The irony of an emerging left-right coalition on Afghanistan isn’t lost on conservative-marketing guru and author Richard Viguerie. “Notably quiet in the debate since Obama took office has been the far left,” Viguerie tells Newsmax. “The situation in Afghanistan, however, may be one area where the far left and conservatives may join in agreeing that American interests are best served by withdrawing American troops.”

    Heritage Foundation defense and security policy expert Dr. James Jay Carafano, who has urged the administration to act on the troop request, recently told Newsmax that Obama appears to be “replaying all the worst decision-making of McNamara and Johnson in Vietnam.”

    Other views from conservatives that reflect the diversity of the mixed feelings toward the war:

    - Rep. Pete Hoekstra, R-Mich., and Rep. John Shadegg, R-Ariz., have cooled on the war effort. In a Washington Times op-ed they wrote: “Obama intelligence and military tactics are endangering our troops on the ground. There is no demonstrated presidential commitment to winning… Given these conditions, can we support keeping American military men and women in Afghanistan? The answer is no. If the Obama administration’s priority isn’t providing our troops with the tools to do the job and win, we shouldn’t be there.”

    - Without mentioning the war specifically, Reagan-era U.S. ambassador to Switzerland Faith Whittlesey wrote earlier this month in the Washington Times: “First, we conservatives must redefine our foreign policy in accordance with the prudence and caution of our Founding Fathers. As John Adams said, ‘We do not go abroad in search for monsters to destroy.’ We should reread the history of empire that lost blood and treasure in foreign wars … Most Americans do not wish to be seen by the world as empire builders.”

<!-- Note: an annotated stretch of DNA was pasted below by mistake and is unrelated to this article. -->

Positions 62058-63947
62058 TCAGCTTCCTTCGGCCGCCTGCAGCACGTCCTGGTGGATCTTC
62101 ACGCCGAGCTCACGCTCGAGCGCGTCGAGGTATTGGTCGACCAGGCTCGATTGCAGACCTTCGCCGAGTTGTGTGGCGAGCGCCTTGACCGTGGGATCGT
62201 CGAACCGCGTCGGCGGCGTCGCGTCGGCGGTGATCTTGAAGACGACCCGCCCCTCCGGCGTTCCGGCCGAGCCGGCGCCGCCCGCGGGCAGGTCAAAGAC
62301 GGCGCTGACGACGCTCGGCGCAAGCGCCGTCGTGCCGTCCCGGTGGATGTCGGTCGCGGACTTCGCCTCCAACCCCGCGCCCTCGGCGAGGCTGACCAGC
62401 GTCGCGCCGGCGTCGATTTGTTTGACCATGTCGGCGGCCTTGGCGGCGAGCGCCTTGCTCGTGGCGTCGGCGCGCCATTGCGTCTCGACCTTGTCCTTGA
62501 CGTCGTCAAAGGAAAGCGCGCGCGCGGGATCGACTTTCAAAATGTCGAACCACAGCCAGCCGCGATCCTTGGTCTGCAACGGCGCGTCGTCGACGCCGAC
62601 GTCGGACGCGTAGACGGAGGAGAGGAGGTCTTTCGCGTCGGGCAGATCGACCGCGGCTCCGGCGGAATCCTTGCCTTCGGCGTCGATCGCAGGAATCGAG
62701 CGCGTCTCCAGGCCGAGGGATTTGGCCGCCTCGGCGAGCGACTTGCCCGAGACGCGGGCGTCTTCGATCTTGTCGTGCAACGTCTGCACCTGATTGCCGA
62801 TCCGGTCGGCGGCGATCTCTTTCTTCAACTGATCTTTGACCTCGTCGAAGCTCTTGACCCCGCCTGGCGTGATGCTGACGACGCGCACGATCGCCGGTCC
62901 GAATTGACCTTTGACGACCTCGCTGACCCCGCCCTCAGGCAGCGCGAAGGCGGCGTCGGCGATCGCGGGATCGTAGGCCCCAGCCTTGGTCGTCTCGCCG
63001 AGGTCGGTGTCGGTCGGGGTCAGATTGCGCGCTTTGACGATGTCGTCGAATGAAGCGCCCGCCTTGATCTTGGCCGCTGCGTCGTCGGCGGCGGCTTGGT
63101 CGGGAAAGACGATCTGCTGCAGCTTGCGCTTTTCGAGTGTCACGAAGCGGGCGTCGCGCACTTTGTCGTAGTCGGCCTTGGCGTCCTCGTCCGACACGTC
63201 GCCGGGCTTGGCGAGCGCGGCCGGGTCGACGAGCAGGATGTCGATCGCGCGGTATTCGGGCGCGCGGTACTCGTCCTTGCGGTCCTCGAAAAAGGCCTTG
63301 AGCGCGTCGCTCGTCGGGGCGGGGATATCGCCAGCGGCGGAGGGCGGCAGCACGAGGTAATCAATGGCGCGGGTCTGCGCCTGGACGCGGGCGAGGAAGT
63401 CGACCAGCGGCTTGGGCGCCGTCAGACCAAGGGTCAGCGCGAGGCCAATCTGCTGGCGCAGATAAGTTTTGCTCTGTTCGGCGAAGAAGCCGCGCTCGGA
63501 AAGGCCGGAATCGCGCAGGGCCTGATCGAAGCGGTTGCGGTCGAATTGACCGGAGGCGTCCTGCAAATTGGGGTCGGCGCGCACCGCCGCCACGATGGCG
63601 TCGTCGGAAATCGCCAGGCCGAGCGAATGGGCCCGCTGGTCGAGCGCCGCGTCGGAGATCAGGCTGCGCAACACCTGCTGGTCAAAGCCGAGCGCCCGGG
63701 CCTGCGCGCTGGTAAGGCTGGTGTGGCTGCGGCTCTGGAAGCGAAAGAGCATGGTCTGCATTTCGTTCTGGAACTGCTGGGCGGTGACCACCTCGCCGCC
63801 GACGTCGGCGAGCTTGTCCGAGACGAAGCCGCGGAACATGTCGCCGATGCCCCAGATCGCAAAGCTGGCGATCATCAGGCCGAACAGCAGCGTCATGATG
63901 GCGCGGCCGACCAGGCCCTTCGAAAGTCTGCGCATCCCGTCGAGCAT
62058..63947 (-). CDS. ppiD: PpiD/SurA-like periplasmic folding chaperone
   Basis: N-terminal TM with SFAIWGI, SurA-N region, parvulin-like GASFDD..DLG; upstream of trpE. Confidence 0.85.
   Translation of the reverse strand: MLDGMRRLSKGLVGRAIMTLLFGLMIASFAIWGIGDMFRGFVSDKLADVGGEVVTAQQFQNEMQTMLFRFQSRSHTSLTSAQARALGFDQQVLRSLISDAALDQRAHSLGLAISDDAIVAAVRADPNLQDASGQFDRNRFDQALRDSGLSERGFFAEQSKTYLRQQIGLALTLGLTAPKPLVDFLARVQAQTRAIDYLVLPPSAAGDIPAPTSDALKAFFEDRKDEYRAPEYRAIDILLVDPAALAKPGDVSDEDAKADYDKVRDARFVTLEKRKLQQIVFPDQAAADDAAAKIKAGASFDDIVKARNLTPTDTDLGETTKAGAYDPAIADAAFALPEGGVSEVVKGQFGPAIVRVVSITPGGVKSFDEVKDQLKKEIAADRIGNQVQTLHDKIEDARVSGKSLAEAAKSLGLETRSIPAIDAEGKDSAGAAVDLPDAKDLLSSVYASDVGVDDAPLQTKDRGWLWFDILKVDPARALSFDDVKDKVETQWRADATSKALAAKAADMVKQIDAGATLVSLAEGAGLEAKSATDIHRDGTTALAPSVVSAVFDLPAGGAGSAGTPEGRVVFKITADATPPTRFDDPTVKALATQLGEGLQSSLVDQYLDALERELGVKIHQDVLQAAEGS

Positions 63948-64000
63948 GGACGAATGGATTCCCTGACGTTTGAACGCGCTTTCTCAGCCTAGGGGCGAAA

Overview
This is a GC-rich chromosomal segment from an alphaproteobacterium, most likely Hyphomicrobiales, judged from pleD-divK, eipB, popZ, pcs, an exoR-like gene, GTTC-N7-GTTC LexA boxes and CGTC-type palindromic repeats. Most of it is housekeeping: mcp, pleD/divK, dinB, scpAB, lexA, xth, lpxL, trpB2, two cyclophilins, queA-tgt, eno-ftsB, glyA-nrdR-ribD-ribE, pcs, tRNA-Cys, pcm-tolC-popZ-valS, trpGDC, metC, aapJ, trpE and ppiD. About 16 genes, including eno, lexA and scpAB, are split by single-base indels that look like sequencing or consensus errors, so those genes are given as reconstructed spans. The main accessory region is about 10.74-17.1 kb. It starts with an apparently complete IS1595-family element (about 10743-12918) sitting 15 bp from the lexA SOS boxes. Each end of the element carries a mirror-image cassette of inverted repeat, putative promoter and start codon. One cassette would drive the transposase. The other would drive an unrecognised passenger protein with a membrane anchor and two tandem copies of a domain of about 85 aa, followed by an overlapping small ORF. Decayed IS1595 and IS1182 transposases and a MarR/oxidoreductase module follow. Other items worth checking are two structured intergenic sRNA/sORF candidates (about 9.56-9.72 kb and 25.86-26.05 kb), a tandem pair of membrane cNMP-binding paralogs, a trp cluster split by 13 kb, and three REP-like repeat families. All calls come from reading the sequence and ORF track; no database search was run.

- Syndicated columnist Tony Blankley has noted “We may wish to have the war in Afghanistan largely resolved in our favor within a year, but the generals think it will take at least five years.” He adds: “The president has three choices: 1) Cut and run, 2) cut and walk, or 3) stay and fight with enough troops. Either No. 1 or No. 3 may be justifiable based on hardheaded thinking. No. 2 is an evasion of reality and sinfully would sacrifice American troops for no good purpose.”

    - The Examiner columnist Diana West opposes the war as a distraction from the real battle facing America, which she says politicians avoid talking about due to politically correct sensitivities. That battle, she says, is the fight to stop the spread of jihad and shariah law. “In other words, nation building in the Islamic world is a distraction from nation saving in the Western one,” she writes.

    - Richard N. Haass, the president of the Council on Foreign Relations who served in both the George H.W. Bush and George W. Bush administrations, and who has helped both Democrats and Republicans hone their foreign policies, says Afghanistan is a war of choice, not of necessity.

    - Andrew C. McCarthy, an author and NationalReview.com contributor, sees the nation-building proposals in Afghanistan as “the unlikeliest of social engineering experiments.”

    Mark (411533)

  22. If you think nation-building in Iraq/Afghanistan is hard, wait until we lose, and have to start rebuilding dozens or more WTC’s right here in the USofA…and we can’t even get the original WTC rebuilding on track.
    Of course, the suicide bombings will just be a small distraction when you want to go out for pizza.
    The more whining I hear from Inside-the-Beltway, the more I think that perhaps Flight 93 could have served a useful purpose if it had completed its mission if its target was Capitol Hill – usually a lot of lobbyists around on a Tuesday morning too. Could have cleaned out bunches of deadwood.

    AD - RtR/OS! (688ffe)